"It was all about the preservation of the skeletons," explained Prof Gabriele Scorrano, from the Lundbeck GeoGenetics centre in Copenhagen, who led the study. "It's the first thing we looked at, and it looked promising, so we decided to give [DNA extraction] a shot."
Both the remarkable preservation and the latest laboratory technology allowed the scientists to extract a great deal of information from a "really small amount of bone powder", as Prof Scorrano explained.
"New sequencing machines can [read] several whole genomes at the same time," he said.
The genetic study revealed that the man's skeleton contained DNA from tuberculosis-causing bacteria, suggesting he might have had the disease prior to his death. And a fragment of bone at the base of his skull contained enough intact DNA to work out his entire genetic code.
This showed that he shared "genetic markers" - or recognisable reference points in his genetic code - with other individuals who lived in Italy during the Roman Imperial age. But he also had a group of genes commonly found in those from the island of Sardinia, which suggested there might have been high levels of genetic diversity across the Italian Peninsula at the time.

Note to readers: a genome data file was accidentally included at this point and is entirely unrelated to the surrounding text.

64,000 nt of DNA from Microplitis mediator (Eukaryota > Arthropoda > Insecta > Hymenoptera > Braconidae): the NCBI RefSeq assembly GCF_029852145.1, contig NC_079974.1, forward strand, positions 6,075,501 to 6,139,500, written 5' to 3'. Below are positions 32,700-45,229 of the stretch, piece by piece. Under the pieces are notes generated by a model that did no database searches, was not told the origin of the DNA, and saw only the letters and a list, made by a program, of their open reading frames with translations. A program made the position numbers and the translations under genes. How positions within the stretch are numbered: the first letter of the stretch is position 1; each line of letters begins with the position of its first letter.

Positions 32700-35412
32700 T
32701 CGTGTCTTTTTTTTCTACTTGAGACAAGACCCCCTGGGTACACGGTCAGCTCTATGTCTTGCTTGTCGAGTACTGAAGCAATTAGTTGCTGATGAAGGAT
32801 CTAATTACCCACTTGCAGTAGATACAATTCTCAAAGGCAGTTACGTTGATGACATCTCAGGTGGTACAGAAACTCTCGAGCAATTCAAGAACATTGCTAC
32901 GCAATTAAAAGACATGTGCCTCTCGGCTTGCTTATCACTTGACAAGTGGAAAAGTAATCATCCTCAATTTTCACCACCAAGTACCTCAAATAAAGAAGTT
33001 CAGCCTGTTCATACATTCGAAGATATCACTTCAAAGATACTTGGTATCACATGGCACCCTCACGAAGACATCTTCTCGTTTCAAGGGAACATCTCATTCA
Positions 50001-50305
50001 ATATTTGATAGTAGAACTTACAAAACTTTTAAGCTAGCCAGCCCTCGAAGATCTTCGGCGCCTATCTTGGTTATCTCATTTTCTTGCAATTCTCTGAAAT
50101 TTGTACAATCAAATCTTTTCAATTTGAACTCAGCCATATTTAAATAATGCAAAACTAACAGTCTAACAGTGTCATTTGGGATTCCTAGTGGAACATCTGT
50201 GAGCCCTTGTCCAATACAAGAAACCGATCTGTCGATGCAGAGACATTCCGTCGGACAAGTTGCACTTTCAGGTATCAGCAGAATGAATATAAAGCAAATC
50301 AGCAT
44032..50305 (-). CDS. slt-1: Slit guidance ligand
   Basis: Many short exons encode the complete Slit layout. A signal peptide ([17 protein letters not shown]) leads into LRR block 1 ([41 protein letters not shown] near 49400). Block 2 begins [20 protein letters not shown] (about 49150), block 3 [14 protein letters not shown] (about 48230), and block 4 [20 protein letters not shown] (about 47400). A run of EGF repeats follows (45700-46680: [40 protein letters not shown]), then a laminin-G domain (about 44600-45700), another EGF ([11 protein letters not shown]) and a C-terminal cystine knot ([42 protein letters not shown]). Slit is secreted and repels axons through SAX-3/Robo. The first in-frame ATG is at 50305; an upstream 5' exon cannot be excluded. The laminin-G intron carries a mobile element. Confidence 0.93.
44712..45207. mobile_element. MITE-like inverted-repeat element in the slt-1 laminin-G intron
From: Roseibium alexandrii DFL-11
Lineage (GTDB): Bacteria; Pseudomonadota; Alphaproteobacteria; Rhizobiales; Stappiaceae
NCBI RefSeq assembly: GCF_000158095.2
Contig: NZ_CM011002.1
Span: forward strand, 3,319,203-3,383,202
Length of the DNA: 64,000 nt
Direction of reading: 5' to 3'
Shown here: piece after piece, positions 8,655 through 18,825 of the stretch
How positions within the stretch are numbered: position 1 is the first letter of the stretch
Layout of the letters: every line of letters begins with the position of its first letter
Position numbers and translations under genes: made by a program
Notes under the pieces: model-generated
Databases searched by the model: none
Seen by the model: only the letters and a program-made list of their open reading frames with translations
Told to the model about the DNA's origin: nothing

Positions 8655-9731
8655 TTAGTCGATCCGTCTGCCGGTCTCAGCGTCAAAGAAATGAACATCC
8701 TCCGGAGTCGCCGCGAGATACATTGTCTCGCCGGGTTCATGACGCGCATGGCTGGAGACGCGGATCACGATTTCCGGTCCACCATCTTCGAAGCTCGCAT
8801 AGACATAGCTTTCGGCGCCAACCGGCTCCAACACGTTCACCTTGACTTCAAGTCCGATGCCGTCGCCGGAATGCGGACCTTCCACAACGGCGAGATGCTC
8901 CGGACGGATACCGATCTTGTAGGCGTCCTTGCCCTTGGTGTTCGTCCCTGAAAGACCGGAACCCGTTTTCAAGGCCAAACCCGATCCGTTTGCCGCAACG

Prof Scorrano said there would be much more to learn in biological studies of Pompeii - including from ancient environmental DNA, which could reveal more about biodiversity at the time.
"Pompeii is like a Roman island, " he added. "We have a picture of one day in 79AD."
Dr Viva added that every human body in Pompeii was "a treasure".
"These people are silent witnesses to one of the most well-known historical events in the world," she said. "To work with them is very emotional and a great privilege for me."
By Victoria Gill
Science correspondent, BBC News